As we waited for curtain-up on Scottish Opera’s new production of Bartok’s Bluebeard’s Castle a member of staff walked out on stage. Don’t worry, he reassured us, he wasn’t about to announce that a member of the cast was indisposed. Nervous laughter from the auditorium. Still in the same matter-of-fact tone, he carried on, and I’ll admit that only at this point did I twig that this wasn’t a member of staff and that he was actually delivering a cleverly skewed version of the librettist Bela Balazs’s spoken prologue to the opera — something more often omitted than performed. Here, in a translation by Simon Rees, its bluntness coupled to that simple, unsettling theatrical trick worked superbly, establishing an atmosphere of vague unease that carried over into the opening scene.
Which was just as well, because the setting of Matthew Lenton’s production is a suburban living room, with a cheap sofa and a laptop open on a desk. Bluebeard (Robert Hayward) and Judith (Karen Cargill) stumble blearily on in dressing gowns and pyjamas, and by the time the first of the castle’s seven doors turns out to be that laptop, it’s all looking depressingly like a Bluebeard for the Gogglebox generation. Then, with the opening of the second door, jagged shards start to protrude from the soft furnishings. With the fourth door, predatory tendrils of foliage sprout from drawers and behind cushions; and a disgusted Judith finds blood on her hands. As the fifth door opens and trumpets appear in the stage-side boxes for Bartok’s shattering central climax, designer Kai Fischer’s set finally flies apart, leaving the characters in a surreal mindscape as uncanny and as potent as an image by Magritte.
It’s powerfully done. Lenton gauges precisely how far that initial gambit will carry him — and how far, too, he can lean on Hayward and Cargill’s tremendous individual performances. If the sheer nobility of Hayward’s majestic, black bass-baritone at first seems at odds with his dishevelled appearance, the detail and subtlety of his partnership with Cargill is compelling from the off. Cargill’s Judith is no innocent newlywed, and her singing reflects it: coolly draining the colour from her voice as she reacts to the revelations behind each door, then hurling blazing shafts of tone at Bluebeard as her demands grow ever more stringent. He, in response, shakes with anxiety rather than rage, all the while singing with an eloquence that makes you wish we heard more operas sung in Hungarian.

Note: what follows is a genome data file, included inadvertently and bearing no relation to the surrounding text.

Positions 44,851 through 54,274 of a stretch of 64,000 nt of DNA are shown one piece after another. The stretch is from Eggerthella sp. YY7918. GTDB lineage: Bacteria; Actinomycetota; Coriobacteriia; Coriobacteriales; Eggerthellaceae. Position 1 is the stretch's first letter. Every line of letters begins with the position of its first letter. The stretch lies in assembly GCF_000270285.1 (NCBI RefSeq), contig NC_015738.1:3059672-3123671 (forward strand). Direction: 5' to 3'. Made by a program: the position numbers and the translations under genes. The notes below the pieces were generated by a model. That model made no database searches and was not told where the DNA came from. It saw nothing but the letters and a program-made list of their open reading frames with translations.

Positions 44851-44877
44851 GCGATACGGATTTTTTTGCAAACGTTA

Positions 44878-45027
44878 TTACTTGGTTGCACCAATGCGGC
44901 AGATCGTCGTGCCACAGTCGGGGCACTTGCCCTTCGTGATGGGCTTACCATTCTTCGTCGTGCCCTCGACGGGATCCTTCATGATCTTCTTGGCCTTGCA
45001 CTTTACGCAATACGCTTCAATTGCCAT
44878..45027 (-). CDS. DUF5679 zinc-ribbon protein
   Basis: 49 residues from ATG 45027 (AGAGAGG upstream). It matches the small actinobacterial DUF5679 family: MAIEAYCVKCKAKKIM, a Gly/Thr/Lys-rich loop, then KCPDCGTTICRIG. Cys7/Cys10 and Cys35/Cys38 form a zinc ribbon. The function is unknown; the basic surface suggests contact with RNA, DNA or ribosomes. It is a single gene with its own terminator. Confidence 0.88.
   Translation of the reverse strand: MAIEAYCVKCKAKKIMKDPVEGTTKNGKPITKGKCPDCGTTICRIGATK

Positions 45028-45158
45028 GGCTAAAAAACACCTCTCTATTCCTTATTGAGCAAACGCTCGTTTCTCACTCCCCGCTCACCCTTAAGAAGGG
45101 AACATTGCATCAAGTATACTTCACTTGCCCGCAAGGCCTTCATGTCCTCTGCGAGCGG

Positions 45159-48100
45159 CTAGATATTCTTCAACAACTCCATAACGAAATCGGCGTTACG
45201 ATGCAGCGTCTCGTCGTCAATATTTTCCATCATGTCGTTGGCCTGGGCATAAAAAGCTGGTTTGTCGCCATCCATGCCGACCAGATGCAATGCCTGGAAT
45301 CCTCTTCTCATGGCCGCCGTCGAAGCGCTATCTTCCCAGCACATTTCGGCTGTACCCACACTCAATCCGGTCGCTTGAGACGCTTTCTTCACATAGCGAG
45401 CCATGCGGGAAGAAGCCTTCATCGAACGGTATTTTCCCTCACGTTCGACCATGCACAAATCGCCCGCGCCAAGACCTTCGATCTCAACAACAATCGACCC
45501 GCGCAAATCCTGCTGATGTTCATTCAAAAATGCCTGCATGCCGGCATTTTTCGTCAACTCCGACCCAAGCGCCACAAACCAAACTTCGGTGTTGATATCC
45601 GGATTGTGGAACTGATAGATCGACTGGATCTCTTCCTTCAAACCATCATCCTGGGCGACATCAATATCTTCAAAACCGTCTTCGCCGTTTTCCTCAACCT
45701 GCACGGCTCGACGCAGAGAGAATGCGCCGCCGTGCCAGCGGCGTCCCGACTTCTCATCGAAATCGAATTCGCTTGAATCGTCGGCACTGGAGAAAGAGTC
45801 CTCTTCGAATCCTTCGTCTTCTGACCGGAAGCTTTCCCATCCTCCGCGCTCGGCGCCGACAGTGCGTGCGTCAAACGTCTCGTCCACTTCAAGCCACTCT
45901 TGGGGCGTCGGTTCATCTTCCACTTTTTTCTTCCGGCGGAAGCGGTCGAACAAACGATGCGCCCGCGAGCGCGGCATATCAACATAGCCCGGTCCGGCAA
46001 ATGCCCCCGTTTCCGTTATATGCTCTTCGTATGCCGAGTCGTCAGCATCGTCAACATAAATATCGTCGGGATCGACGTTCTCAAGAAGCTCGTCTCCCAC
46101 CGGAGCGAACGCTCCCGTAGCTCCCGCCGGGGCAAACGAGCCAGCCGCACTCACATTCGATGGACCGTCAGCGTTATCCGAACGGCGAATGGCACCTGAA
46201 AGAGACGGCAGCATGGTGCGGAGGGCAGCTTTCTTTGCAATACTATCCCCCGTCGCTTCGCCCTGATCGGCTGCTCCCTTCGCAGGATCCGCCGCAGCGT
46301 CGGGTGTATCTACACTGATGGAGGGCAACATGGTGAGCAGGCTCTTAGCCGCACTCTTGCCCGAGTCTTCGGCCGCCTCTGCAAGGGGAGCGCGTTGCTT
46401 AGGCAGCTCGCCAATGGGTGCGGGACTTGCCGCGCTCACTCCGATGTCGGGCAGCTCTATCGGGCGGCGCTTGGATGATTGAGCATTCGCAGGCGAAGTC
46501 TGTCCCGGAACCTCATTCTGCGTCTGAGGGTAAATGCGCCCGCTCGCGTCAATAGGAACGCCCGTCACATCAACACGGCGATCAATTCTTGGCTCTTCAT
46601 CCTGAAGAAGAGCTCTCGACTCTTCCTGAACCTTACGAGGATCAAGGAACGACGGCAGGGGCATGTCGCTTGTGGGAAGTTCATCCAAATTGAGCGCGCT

Together they offer a painfully realistic portrayal of a lived-in relationship; a couple that instinctively turn to each other for little shoulder-squeezes of comfort even as, with brutal intimacy, they twist the emotional knife. Sian Edwards, conducting, drew some of the best playing I’ve heard from the Scottish Opera orchestra, generating the inexorable momentum of a passacaglia. The great meshing and locking of orchestral gears as Judith makes her final, fatal demand was as terrifying as anything on stage.
Before the interval came the world premiere of The 8th Door, a sort of commentary on Bluebeard by Lenton and the composer Lliam Paterson. According to Lenton, we were witnessing the birth of ‘a brand-new medium’, drawing on the resources of his theatre company Vanishing Point. What we saw was those two familiar stock characters from contemporary opera, Anonymous Woman and Anonymous Man, seated on stage before a huge screen on which, with the aid of video cameras and a collection of props, their faces silently acted out the melancholy course of a relationship. In the pit, Paterson’s enjoyably Berg-ish score splashed and surged, with singers weaving in fragments of text by Hungarian poets. Impressively performed and lit, the effect was of an art installation based on one of those cultural theory essays beloved of opera programme-book editors. It’s hard to imagine it making much sense away from Bluebeard, in the unlikely event of a revival.
La bohème is a more bankable proposition, and Annabel Arden’s 2012 staging for Welsh National Opera is already on (at least) its third outing. But you’ve got to keep revivals in good repair. At the Bristol Hippodrome, the crisp line-drawings of Paris cityscapes that, carefully lit, help give this production its luminous, frosty magic often vanished into a drab grey wash. The images projected on the front-cloth were blurred. A pity, because everything else glowed, with a particularly ardent and impulsive central pairing of Dominick Chenes as Rodolfo and Marina Costa-Jackson as Mimi, and conductor Manlio Benzi making Puccini’s score alternately dance like a scherzo and brim over with warmth. In this theatre the orchestra is practically on the same level as the audience, yet Benzi kept things so transparent and graceful that the singers were never at any risk of being overwhelmed. You could see the players smiling too.
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